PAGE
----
fifth, to Ralph Southard, Ypsilanti
chief of police.
George Nelms and Frank John-
son, Ypsilanti men recommended
for rewards in the solving of the
quadruple pyre slaying last August
were Negro acquaintances of David
Blackstone, one of the slayers.
Johnson had "a vision" in which
he saw "three men doing the mur-
ders." He later saw Blackstone and
sought to discuss the "vision" and
the slayings with him. He said
Blackstone trembled and Johnson's
suspicions were aroused. He then
told Chief of Police Southard he'
suspected Blackstone.1
Nelms was responsible for turn-
ing Blackstone's revolver over to+
Mr. Southard. Blackstone gave it to+
Nelms after the slaying with the
remark that "I don't need it now."+

Ann Arbor Citizens
to Collect Clothes
as Relief Measure
Ann Arbor citizens again will be
called upon this fall to donate some
clothing for distribution to the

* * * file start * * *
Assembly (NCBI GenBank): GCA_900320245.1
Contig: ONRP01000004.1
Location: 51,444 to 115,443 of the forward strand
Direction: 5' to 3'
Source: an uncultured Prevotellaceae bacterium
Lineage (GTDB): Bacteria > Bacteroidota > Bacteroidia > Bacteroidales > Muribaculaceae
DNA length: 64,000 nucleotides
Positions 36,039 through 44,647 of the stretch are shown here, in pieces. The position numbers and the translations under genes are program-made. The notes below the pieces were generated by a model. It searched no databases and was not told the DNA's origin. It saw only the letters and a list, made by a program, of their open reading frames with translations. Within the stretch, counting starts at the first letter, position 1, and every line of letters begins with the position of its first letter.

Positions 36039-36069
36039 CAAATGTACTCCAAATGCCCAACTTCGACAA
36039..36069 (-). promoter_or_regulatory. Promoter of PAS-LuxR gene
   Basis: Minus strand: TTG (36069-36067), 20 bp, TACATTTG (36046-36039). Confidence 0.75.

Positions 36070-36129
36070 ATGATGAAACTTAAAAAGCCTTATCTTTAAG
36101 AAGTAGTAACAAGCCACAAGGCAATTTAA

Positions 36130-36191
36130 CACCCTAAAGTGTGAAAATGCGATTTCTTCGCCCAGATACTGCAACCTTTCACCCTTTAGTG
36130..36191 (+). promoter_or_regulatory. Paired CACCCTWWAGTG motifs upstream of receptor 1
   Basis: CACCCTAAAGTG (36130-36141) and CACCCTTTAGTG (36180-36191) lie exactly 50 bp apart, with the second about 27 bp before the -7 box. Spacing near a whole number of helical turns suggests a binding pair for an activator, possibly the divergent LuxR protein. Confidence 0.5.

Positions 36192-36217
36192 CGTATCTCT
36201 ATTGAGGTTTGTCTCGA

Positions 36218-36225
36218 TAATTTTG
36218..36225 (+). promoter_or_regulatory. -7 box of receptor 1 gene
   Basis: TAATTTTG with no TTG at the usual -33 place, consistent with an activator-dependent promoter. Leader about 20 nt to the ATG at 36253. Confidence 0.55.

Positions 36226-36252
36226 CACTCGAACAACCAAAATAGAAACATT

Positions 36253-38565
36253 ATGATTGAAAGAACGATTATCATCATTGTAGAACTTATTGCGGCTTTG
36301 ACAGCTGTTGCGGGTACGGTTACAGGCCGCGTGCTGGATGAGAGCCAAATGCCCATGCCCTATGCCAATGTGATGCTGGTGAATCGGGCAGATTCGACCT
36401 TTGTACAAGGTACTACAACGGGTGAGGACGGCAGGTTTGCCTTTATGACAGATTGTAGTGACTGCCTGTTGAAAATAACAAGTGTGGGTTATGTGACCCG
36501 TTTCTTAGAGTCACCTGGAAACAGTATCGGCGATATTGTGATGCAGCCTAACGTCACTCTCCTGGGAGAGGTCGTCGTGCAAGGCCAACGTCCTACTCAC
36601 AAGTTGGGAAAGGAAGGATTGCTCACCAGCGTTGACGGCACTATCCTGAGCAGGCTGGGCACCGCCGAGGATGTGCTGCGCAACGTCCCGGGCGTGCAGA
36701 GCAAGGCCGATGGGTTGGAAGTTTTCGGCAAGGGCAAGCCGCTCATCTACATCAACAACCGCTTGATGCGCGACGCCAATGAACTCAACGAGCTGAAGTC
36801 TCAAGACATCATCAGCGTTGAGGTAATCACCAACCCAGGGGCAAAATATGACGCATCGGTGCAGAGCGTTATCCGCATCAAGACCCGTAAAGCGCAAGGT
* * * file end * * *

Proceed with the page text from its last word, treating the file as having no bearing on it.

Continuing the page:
needy of the city this winter, it was
announced today by the mayor's
committee on unemployment, which
will serve as the collecting agency.
Such clothing as can be spared
for the use of "those individuals
in the community, who because of
unemployment, are unable to clothe
themselves," will be solicited by the
committee which points out that
the contribution of clothes is "not
only charity, but also a spirit of
common neighborliness, which, it is
hoped, will lead the people of thi:
city to give generously to the cause
of those who are needy."
Done Last Winter.
"Last Winter the request of the
mayor's unemployment committee
for clothing was generously answer-
ed by all Ann Arbor, and we hope
that the response this year will be
equally generous," members -of the
committee said. "This winter will
be one of no luxuries and few com-
forts for many people. This is the
time when the entire nation is in a
situation which somewhat approxi-
mates disaster for many struggling
families. It is for this reason that
the mayor and this committee urge
every individual to search out and
prepare those articles of clothing
which are available for distribution
to the needy."